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Fake Money in History

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With cryptocurrency, other of course than LoomCoin, the only true cryptocurrency and which should you give me your hard earned dollars ($$$$$ not other bullshit money) for, totally failing, it’s worth noting this isn’t the first time people have decided to just make up money with less than desired results. The historian Rebecca Spang, who is also active on ye olde twitters, recently reupped this piece she wrote in 2018 about the French Revolution’s attempt to create its own money.

The early years of the French Revolution were a time of excitement, enthusiasm, and political creativity but also of chaos and anxiety. As often happens during periods of political and social uncertainty, merchants stopped selling on credit and even people who had money became very reluctant to spend it. There had, in fact, never been enough small change in actual circulation—this was a chronic problem in medieval and early-modern Europe—but it hadn’t mattered as long as bakers, butchers, and café keepers kept accounts and had their regular customers pay every three months or so. As I explore more in my recent book, the outbreak of the Revolution changed all that, making all bills come due at once. Suddenly, there just wasn’t enough money. To deal with the crisis, the National Assembly issued large-denomination bills backed by the value of properties nationalised from the Catholic Church (these bills were called assignats because they were “assigned to” a particular fund for payment). But the smallest of the assignats was a bill for 200 livres and that was just no good for buying a cup of coffee or a loaf of bread (even when bread was expensive, you could get 800 loaves for that much money). Smaller denomination assignats were eventually issued but, before they were, literally thousands of entities—chiefly local governments, but also political clubs and for-profit businesses—responded to the 1790-1792 shortage of small change by issuing billets de confiance: small-denomination bills themselves backed by large-denomination assignats held by the issuer.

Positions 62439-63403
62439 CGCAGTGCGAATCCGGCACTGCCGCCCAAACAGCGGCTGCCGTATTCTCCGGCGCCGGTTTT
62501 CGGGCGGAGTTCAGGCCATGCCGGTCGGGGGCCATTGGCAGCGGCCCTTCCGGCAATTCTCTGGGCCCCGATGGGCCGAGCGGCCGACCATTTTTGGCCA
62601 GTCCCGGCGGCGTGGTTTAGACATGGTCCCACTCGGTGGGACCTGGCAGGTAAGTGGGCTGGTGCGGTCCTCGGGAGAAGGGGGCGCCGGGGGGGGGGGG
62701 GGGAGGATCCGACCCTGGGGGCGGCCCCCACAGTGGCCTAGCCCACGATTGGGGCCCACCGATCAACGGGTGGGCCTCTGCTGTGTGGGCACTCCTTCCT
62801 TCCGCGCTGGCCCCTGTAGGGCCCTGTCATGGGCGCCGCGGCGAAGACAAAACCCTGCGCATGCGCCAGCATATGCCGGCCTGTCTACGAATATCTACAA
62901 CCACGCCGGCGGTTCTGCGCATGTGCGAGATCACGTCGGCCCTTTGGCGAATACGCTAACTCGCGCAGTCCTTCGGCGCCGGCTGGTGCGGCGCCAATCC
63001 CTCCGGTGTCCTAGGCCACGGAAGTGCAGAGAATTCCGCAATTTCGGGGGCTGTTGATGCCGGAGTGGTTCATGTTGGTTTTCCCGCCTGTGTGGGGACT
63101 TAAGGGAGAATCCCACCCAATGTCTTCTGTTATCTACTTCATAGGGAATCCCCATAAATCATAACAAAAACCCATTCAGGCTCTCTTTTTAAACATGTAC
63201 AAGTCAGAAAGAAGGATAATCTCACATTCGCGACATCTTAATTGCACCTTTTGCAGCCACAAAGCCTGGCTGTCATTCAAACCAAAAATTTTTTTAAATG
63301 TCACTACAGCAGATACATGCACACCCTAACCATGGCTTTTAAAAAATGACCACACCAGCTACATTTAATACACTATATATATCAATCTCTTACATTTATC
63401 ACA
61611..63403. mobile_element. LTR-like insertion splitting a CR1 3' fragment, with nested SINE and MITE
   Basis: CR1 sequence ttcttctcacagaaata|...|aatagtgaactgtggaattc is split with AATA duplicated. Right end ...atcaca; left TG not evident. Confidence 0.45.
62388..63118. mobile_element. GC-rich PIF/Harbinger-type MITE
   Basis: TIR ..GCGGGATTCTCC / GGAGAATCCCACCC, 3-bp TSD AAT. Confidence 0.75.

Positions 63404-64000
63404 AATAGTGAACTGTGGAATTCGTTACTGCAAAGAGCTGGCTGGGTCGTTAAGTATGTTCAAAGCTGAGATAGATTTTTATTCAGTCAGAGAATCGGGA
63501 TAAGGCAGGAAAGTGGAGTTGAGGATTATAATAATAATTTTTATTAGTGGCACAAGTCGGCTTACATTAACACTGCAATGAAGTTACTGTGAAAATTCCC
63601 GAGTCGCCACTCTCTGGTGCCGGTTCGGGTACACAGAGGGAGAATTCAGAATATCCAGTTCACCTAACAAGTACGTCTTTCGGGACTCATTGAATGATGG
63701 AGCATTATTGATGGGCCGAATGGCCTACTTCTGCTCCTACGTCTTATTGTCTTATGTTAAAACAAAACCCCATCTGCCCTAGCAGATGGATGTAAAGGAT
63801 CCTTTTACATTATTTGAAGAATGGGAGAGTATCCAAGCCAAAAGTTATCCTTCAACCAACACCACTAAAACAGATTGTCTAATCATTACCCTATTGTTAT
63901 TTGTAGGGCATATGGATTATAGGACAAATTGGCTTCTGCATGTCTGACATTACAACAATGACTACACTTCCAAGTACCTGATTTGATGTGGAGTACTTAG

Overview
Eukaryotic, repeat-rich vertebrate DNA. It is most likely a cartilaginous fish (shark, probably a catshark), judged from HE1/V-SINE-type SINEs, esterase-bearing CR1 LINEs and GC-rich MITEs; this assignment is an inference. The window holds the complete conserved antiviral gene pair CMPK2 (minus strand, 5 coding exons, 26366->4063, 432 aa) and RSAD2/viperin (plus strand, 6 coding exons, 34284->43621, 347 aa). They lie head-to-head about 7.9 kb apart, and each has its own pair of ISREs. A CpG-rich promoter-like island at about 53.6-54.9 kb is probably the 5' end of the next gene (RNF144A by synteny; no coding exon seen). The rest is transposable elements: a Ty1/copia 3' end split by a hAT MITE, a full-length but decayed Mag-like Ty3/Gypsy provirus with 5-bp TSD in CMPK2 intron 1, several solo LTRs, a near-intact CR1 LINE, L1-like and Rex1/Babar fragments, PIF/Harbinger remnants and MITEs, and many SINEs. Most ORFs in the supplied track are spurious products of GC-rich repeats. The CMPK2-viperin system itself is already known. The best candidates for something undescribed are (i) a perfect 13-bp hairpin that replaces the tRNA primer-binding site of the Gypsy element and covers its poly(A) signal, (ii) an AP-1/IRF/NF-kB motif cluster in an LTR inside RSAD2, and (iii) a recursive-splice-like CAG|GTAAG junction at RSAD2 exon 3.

Though their circulation was never legally forced (no one was obliged by law to accept one), the shortage of any other small change meant that refusing them was not really an option for many people. The exchange relationship between buyers and sellers, like that between an employer and his wage-earning employees, was however unequal. Farmers—people who had crops to sell—were ideally positioned vis-à-vis this money of trust. If they felt so inclined, they could accept billets in payment; if they doubted them, they could take their eggs or their barley and go home. Wage workers faced a very different situation. A wallpaper painter in the Fresneau Frères’s factory, for instance, could either accept the billet she was offered or go unpaid. Bill in hand, she had then to find a baker willing to accept it. And if the billets proved an effective “stop gap” in some contexts, they were far less useful when they were carried far from their place of issue. With the outbreak of war in spring 1792, volunteer soldiers raced to the borders to defend France and the Revolution, only to find that the local money they carried was rejected by their fellow countrymen. Who, then, was the enemy?

Materialisations of old networks of trust—networks that were local, particular, and unequal—the billets were outlawed by the republican government in 1793 as it tried desperately to assert authority and build a sense of shared, national identity. The history of these radical objects suggests that decentralised money production works best where there is little, or only very regular, movement of goods and people. It also reminds us that the difference between private money (like the bills issued by manufacturers or for-profit banks) and public money (such as the bills produced by towns or districts) may be as important as that between local money and central-bank money.

Pretty interesting stuff on a topic (which let’s face it is basically all of European history, a continent about which I care probably the least on the planet except for Australia about which I really don’t care) that I know little about.

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